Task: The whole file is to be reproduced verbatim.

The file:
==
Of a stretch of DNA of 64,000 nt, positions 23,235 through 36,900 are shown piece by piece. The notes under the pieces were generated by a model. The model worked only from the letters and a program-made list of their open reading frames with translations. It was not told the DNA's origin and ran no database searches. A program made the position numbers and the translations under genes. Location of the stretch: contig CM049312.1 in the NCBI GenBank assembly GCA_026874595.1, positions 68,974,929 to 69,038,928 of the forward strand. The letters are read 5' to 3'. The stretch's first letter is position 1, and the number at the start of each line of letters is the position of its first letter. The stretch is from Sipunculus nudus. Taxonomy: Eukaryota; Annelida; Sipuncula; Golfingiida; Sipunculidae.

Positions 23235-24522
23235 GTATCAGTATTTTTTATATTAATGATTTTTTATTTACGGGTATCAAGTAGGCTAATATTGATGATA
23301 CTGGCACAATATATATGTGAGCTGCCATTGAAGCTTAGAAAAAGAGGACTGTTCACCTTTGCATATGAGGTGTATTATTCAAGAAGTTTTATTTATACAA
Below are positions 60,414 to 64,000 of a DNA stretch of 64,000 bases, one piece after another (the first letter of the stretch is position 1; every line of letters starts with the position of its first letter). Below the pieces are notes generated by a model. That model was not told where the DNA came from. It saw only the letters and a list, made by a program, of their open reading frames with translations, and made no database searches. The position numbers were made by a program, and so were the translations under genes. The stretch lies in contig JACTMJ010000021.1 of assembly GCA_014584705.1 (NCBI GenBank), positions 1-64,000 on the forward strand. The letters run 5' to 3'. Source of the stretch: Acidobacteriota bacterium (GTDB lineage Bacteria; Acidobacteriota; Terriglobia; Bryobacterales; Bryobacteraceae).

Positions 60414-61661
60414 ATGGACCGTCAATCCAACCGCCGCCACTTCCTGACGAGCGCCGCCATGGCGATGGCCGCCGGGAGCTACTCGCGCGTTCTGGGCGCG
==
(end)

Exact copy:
Of a stretch of DNA of 64,000 nt, positions 23,235 through 36,900 are shown piece by piece. The notes under the pieces were generated by a model. The model worked only from the letters and a program-made list of their open reading frames with translations. It was not told the DNA's origin and ran no database searches. A program made the position numbers and the translations under genes. Location of the stretch: contig CM049312.1 in the NCBI GenBank assembly GCA_026874595.1, positions 68,974,929 to 69,038,928 of the forward strand. The letters are read 5' to 3'. The stretch's first letter is position 1, and the number at the start of each line of letters is the position of its first letter. The stretch is from Sipunculus nudus. Taxonomy: Eukaryota; Annelida; Sipuncula; Golfingiida; Sipunculidae.

Positions 23235-24522
23235 GTATCAGTATTTTTTATATTAATGATTTTTTATTTACGGGTATCAAGTAGGCTAATATTGATGATA
23301 CTGGCACAATATATATGTGAGCTGCCATTGAAGCTTAGAAAAAGAGGACTGTTCACCTTTGCATATGAGGTGTATTATTCAAGAAGTTTTATTTATACAA
Below are positions 60,414 to 64,000 of a DNA stretch of 64,000 bases, one piece after another (the first letter of the stretch is position 1; every line of letters starts with the position of its first letter). Below the pieces are notes generated by a model. That model was not told where the DNA came from. It saw only the letters and a list, made by a program, of their open reading frames with translations, and made no database searches. The position numbers were made by a program, and so were the translations under genes. The stretch lies in contig JACTMJ010000021.1 of assembly GCA_014584705.1 (NCBI GenBank), positions 1-64,000 on the forward strand. The letters run 5' to 3'. Source of the stretch: Acidobacteriota bacterium (GTDB lineage Bacteria; Acidobacteriota; Terriglobia; Bryobacterales; Bryobacteraceae).

Positions 60414-61661
60414 ATGGACCGTCAATCCAACCGCCGCCACTTCCTGACGAGCGCCGCCATGGCGATGGCCGCCGGGAGCTACTCGCGCGTTCTGGGCGCG